The Indian government on Monday stated that it is closely monitoring global energy markets as well as potential energy supply disruptions as a fall-out of the evolving geopolitical situation.
"Government of India is ready to take all appropriate action, as deemed fit, for mitigating market volatility and calming the rise in crude oil prices," Minister of State in the Ministry of Petroleum and Natural Gas Rameswar Teli said in a written reply in the Parliament during the second part of the Budget Session.
The Centre's comments come amid the rising geopolitical tensions in Ukraine after Russia invaded the country on February 24 after its president Vladimir Putin's orders, which has led to volatility in oil prices, emerging markets across the globe.
It also added that Indian Oil & Gas Public Sector Undertakings have imported less than 1 per cent of their total crude oil import from Russia in the year 2021-2022 (till January).
Further, to ensure security of crude supplies and to mitigate the risk of dependence on crude oil from single region, Oil PSUs have diversified their crude basket and are procuring crude from countries located at various geographical locations viz. Middle East, Africa, North America, South America etc, the government further added.
Recently, after Indian Oil Corporation (IOC), Hindustan Petroleum Corporation Ltd (HPCL) has bought two million barrels of Russian crude oil as Indian refiners stepped up efforts to secure Russian oil available at deep discounts. Just like IOC, HPCL also bought Russian Urals crude through European trader Vitol, sources with knowledge of the development told news agency PTI.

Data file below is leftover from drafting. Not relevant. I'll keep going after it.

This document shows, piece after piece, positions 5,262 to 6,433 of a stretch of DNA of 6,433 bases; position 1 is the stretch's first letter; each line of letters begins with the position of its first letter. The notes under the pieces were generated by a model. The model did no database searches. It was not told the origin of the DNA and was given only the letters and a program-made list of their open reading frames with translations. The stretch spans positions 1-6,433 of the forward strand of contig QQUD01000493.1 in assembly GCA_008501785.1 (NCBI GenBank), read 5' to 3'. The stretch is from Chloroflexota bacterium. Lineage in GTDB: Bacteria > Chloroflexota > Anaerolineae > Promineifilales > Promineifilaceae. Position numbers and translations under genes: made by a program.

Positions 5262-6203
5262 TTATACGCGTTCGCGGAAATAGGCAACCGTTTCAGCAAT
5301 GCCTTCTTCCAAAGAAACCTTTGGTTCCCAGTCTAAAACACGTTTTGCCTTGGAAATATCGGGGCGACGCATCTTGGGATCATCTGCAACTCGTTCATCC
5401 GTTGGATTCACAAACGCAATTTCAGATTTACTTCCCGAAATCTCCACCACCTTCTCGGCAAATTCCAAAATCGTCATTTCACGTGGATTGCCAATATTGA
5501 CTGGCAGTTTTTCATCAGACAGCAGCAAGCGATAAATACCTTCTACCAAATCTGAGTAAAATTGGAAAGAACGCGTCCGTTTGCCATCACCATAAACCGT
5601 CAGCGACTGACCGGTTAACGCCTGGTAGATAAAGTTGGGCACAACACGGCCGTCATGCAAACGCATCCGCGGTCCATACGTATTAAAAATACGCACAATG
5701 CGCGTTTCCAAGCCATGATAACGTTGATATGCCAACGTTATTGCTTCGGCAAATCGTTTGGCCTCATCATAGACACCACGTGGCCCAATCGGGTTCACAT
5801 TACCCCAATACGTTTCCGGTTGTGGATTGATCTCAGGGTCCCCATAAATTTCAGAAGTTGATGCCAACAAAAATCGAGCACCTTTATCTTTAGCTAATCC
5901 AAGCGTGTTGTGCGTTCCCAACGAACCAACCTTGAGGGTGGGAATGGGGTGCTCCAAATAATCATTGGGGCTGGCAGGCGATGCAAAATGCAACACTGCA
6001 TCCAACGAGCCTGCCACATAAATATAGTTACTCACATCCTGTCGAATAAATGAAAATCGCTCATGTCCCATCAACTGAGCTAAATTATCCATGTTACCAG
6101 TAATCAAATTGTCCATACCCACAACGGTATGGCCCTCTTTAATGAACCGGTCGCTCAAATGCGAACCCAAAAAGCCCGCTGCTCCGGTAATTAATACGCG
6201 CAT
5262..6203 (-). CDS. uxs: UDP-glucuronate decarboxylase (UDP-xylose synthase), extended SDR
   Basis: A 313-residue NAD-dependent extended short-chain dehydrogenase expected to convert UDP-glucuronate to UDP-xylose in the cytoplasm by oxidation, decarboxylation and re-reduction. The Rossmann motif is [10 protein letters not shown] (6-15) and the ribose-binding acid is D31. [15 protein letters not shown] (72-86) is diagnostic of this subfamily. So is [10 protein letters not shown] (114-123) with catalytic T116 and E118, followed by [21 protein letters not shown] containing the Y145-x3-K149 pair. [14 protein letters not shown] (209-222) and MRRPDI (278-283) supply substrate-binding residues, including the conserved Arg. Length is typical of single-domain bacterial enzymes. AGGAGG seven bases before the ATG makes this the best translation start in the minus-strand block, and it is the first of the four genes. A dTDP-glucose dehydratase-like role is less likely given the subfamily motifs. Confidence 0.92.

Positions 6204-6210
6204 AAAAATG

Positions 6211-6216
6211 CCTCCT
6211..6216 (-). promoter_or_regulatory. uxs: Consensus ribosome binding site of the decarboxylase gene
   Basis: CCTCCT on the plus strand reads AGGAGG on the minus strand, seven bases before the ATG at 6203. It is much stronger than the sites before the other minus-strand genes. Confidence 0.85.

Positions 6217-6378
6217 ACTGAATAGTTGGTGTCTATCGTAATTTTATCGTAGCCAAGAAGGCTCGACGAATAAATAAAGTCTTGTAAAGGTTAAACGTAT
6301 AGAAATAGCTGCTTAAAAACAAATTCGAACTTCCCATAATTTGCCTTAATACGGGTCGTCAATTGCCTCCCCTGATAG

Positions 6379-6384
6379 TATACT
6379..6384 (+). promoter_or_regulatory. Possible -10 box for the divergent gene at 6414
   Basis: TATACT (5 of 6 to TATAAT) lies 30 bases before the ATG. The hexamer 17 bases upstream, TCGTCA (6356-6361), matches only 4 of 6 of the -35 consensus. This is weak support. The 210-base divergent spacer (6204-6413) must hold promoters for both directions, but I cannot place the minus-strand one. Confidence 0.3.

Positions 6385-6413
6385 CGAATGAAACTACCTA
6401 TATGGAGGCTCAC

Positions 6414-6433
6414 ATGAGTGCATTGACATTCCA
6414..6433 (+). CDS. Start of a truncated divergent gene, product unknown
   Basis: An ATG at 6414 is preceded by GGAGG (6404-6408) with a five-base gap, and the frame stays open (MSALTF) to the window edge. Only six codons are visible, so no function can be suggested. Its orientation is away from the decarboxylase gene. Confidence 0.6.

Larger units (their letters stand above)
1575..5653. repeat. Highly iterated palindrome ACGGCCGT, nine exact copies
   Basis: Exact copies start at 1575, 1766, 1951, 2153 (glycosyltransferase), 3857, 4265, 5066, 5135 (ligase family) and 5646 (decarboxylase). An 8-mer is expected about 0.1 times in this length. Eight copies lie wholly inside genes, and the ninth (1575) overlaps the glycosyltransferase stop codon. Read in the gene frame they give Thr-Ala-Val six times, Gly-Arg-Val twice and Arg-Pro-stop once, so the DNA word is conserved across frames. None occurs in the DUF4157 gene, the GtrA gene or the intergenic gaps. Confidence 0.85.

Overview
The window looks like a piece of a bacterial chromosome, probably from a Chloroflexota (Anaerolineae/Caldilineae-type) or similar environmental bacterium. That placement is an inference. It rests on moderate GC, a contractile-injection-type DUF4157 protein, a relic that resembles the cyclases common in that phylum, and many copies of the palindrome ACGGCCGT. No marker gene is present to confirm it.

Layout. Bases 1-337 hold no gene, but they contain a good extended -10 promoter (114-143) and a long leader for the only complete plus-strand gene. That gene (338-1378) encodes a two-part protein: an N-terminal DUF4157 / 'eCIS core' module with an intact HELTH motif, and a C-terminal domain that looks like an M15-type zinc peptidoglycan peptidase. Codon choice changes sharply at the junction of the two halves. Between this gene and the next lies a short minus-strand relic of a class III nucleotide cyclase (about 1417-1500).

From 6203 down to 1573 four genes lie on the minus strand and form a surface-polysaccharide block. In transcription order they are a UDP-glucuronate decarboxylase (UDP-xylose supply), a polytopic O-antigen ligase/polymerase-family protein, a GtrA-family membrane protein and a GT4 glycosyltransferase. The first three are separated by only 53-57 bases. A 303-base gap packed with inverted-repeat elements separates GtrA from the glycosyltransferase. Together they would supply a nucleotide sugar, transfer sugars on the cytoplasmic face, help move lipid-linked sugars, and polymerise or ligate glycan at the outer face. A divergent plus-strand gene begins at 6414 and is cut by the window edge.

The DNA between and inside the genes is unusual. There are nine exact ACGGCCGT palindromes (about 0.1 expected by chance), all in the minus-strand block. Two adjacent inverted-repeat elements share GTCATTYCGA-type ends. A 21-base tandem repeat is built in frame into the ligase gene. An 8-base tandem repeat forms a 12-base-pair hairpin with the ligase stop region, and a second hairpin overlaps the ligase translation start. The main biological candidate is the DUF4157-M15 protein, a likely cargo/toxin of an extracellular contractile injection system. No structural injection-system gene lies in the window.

Western sanctions on Russia over its invasion of Ukraine has prompted many companies and countries to shun its oil. This has led to Russian crude being available in the market at deep discounts.
Meanwhile, oil prices jumped $2 on Monday as Ukrainian forces dug in against heavy Russian attacks, while major oil producers reported they are struggling to produce their allotted quotas under a supply agreement.
Brent crude futures climbed $1.96, or 1.8 per cent, to $109.89 a barrel at 0039 GMT, adding to a 1.2 per cent rise last Friday. US West Texas Intermediate (WTI) crude futures rose $2.09, or 2 per cent, to $106.79, extending a 1.7 per cent jump last Friday.
The latest report from the Organization of the Petroleum Exporting Countries and allies including Russia -- together called OPEC+ -- showed some producers are still falling short of their agreed supply quotas.
OPEC+ missed its production target by more than 1 million barrels per day (bpd) in February, three sources told Reuters, under their pact to boost output by 400,000 bpd each month as they wind back sharp cuts made in 2020.
(With agency inputs)
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